The Pure Outboard can be installed on any transom that complies with ABYC standards. The battery packs can be installed where there is room on your hull – for example, the gas tank area of a fishing boat, the middle pontoon of a pontoon boat, or behind the bench on a coaching launch. In areas in which we have deployed field technicians, our technician can perform the installation at your location.
The Pure Outboard can be installed on any transom with an ABYC standards.
The system weight is about 230 lbs, or 350 lbs for a two-battery system (outboard motor 105 pounds, each battery pack 118 pounds, plus cables and throttle). Compare this to 300 lbs for a conventional gas outboard system (40 HP gas outboard 214 lbs, marine starter battery 37 lbs, filled gas can 35 lbs, plus cables and throttle).
There is no scheduled maintenance, no winterizing, and no seawater loop to flush or impeller to replace. The gears are always engaged (the motor runs in reverse when the outboard is in reverse), so there is no shifting and therefore no chipped gears.
No, our system can only be used with our own battery pack. We do this for several reasons: 1) we optimize the performance of the system and provide accurate information about remaining range, 2) a set of lead-acid batteries that would reach our target voltage would be extremely heavy and prone to charge imbalance, and most importantly, 3) we can provide better safety controls when all the components are designed together and communicate with each other.
We designed and built our own battery pack, using small-cell lithium-ion batteries from a top-tier supplier (18650s, the same size used in the Tesla Model S and X). To preserve battery life, our battery packs include active thermal management, to ensure that they’re kept in a temperature range that optimizes for performance and long life.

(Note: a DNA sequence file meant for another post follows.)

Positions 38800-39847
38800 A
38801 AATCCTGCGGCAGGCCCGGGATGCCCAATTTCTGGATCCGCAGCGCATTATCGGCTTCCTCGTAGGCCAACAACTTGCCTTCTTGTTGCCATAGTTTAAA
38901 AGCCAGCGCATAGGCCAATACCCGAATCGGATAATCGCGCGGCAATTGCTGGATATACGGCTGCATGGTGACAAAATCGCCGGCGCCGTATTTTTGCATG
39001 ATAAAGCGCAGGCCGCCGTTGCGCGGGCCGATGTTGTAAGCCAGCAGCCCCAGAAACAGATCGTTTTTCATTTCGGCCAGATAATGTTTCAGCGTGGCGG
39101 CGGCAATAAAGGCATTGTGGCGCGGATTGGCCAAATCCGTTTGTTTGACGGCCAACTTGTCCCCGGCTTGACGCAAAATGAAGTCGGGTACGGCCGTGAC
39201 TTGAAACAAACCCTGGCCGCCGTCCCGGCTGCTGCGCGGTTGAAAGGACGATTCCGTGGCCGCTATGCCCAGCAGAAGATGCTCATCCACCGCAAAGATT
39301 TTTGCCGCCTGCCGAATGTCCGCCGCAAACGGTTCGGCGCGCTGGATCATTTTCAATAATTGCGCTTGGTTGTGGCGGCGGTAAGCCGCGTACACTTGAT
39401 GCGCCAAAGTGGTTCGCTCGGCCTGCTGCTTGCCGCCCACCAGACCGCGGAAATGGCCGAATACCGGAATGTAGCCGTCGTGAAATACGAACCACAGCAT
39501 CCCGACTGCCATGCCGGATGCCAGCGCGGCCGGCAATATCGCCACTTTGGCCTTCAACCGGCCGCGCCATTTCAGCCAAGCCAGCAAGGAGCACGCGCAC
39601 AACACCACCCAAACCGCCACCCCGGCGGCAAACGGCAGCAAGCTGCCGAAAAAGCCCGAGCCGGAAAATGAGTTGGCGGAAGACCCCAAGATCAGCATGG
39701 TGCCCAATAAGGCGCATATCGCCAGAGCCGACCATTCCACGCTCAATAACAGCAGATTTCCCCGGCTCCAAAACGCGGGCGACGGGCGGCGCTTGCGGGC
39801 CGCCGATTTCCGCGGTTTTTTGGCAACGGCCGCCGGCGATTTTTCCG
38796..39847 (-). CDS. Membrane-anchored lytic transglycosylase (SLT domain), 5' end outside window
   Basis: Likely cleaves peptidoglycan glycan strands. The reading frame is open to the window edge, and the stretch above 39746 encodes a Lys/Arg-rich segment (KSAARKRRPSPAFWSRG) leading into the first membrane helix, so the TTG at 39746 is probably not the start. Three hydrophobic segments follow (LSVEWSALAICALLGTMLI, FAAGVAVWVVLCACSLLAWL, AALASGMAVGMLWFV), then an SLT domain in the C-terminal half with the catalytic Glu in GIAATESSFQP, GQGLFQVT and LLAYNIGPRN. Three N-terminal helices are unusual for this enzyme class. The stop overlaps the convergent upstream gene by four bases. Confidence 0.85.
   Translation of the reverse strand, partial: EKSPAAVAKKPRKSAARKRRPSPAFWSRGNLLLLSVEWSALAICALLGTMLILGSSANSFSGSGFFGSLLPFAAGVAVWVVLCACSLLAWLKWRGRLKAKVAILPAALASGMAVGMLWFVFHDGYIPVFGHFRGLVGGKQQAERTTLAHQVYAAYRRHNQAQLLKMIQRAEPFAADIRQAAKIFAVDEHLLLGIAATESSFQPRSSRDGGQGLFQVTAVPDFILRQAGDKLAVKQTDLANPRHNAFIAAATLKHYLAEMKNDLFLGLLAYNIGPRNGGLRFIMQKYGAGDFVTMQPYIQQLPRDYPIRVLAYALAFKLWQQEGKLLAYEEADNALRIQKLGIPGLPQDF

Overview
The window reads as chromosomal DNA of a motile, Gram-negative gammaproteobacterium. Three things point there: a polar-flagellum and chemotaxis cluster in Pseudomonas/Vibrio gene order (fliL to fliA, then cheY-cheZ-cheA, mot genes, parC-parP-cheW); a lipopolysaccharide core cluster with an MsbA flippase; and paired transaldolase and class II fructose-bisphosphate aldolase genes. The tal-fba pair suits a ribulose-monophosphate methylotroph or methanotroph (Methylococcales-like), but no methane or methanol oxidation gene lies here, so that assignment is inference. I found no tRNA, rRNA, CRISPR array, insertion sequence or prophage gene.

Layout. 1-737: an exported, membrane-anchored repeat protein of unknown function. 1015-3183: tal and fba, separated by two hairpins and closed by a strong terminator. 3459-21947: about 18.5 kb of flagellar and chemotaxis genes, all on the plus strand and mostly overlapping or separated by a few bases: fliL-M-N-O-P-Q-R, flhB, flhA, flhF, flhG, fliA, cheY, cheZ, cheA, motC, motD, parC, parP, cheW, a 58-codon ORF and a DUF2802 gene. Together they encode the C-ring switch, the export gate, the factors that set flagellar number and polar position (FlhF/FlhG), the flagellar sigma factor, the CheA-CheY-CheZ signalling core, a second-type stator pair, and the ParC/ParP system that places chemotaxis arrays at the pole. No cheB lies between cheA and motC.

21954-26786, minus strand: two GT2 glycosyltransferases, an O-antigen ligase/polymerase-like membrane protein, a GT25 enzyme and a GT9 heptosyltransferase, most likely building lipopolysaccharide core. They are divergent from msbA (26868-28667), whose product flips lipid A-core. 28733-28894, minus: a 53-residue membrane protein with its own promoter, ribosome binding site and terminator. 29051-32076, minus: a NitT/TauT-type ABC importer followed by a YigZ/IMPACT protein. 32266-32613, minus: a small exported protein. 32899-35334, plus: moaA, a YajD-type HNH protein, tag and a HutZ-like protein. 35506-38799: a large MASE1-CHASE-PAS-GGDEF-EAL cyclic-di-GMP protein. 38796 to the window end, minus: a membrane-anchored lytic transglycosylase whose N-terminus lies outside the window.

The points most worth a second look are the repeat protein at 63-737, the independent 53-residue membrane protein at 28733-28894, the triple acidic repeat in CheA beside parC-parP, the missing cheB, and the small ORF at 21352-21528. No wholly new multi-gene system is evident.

The Pure Battery Pack should last 10+ years or 1500 full cycles (full charge/discharge). Batteries can also age, so a battery pack that hasn’t used all its cycles may still lose capacity over about 10 years. Note: we define the end of the battery’s life as the moment it falls below 70% of its original capacity, even though it’s still usable at its lower capacity.
Surveys of electric car owners show that those with actively thermally managed battery packs experience very long battery life. In boats, there are few examples of batteries that are properly thermally managed. Pure Watercraft’s is. This is the key factor that drives the cost of a boat outing, and should be among the key factors that a buyer considers when choosing a system.
The Pure Outboard should last more than ten years with daily leisure or commercial use.
12V auxiliary power (up to 10A) is provided for accessories.
To keep our battery packs in the right temperature range, we use a liquid cooling system that pulls heat out of the cells and exhausts the heat into the air. It also warms the batteries in very cold conditions.